As chairman of the Co-operative Bank, Paul Flowers shared responsibility for the decisions that led to a situation in which most of the bank is to be bought up by hedge funds. Last week, Paul Flowers was filmed buying cocaine.
Bafflingly, many people seem to regard the second offence as worse than the first one.
We can debate how much blame should be attached to Flowers for the effective destruction of the Co-op Bank (to be fair, many of the mistakes were made before he was appointed). But the massive changes at the Co-op will affect thousands if not millions of people – among them the employees facing job losses, the customers who will lose their ownership of the bank and potentially many more who will suffer if the bank weakens its ethical standards for investments.
While I do not condone the use of cocaine, and I condemn the cocaine trade, Flowers’ drug purchase will hurt far fewer people (mainly himself) than the decisions he and his colleagues took about the Co-operative Bank.
The Mail on Sunday published the cocaine story two days ago. Later that day, the Methodist Church put out a press release saying that Flowers had been suspended from his role as a Methodist minister pending investigation. No such action was taken when the Co-op Bank went down the pan. Indeed, I don’t think there was even an official comment from the Methodist Church (I’m happy to be corrected if I’m wrong). But a drugs story in a far-right tabloid seems to mean that the denomination’s authorities can set to work in a matter of hours – on a Sunday – to suspend someone.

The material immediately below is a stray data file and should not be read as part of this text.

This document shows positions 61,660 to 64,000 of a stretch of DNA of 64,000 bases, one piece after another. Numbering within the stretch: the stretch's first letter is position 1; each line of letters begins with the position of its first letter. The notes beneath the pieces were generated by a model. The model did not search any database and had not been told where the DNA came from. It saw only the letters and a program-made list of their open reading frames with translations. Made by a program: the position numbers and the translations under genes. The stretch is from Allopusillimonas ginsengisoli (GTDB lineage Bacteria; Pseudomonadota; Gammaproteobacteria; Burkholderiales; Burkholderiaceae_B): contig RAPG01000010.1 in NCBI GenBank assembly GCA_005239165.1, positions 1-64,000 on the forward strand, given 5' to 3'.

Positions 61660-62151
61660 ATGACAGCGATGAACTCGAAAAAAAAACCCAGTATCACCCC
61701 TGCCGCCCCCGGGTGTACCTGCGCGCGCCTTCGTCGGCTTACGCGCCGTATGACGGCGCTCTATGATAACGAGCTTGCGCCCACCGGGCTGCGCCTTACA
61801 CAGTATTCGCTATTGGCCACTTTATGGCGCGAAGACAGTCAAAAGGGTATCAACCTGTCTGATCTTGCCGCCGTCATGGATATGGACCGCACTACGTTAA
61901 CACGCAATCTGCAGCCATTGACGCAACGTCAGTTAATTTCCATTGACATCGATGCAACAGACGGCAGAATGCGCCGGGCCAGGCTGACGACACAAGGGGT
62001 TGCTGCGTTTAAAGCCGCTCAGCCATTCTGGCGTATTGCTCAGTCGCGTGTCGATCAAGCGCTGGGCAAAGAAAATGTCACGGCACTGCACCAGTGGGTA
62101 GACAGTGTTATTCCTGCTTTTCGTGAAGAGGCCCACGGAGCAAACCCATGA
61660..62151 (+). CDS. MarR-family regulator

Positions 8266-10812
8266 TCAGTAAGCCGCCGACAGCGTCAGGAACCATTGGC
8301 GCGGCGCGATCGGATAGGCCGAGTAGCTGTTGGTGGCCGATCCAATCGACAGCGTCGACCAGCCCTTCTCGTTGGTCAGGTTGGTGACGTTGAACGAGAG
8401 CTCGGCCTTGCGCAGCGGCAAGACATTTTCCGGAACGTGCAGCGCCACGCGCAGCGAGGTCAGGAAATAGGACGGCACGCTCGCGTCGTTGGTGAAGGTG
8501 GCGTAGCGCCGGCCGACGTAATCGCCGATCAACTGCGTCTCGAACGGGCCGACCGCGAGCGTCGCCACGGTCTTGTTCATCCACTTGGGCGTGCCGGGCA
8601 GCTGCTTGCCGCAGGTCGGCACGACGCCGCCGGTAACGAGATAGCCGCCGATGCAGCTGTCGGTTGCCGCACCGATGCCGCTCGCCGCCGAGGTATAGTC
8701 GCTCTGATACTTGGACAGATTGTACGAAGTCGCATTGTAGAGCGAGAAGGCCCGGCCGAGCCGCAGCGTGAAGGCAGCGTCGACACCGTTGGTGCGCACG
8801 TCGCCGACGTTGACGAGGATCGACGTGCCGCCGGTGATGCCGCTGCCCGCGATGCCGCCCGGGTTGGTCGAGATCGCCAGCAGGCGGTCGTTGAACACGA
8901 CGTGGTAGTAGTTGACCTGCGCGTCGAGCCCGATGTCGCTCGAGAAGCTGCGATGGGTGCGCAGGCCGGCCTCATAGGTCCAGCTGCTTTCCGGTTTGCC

I have been hugely impressed recently by the work done by the Methodist Church to tackle economic injustice. At a national level, they have spoken out strongly against austerity policies and the demonisation of people in poverty. At local level, many Methodist churches are helping out people hit by the economic crisis. Their distorted priorities regarding Flowers and the Co-op Bank have undermined their own standing.
Today, Len Wardle, chairman of the entire Co-operative Group (which also owns the Co-op supermarket and Co-op Funeral Care) has resigned. He has said that he thinks this is right because he led the board that appointed Paul Flowers. His action was honourable, though I doubt it was necessary. He may be more concerned about Flowers’ leadership of the bank than about his drug taking. However, the timing gives the impression that he is responding to the cocaine story.
I have no interest in demonising Paul Flowers or in making assumptions about the circumstances that led him to buy drugs. I deplore his attitude to banking and co-operative business, but I a more concerned with addressing structural problems. The Co-op Bank workers losing their jobs deserve better than this.
It’s no surprise that much of the media will find a story about illegal drugs more interesting than one about the ethics of banking and business. It’s more alarming to see churches and co-operators dancing to the Mail on Sunday’s tune.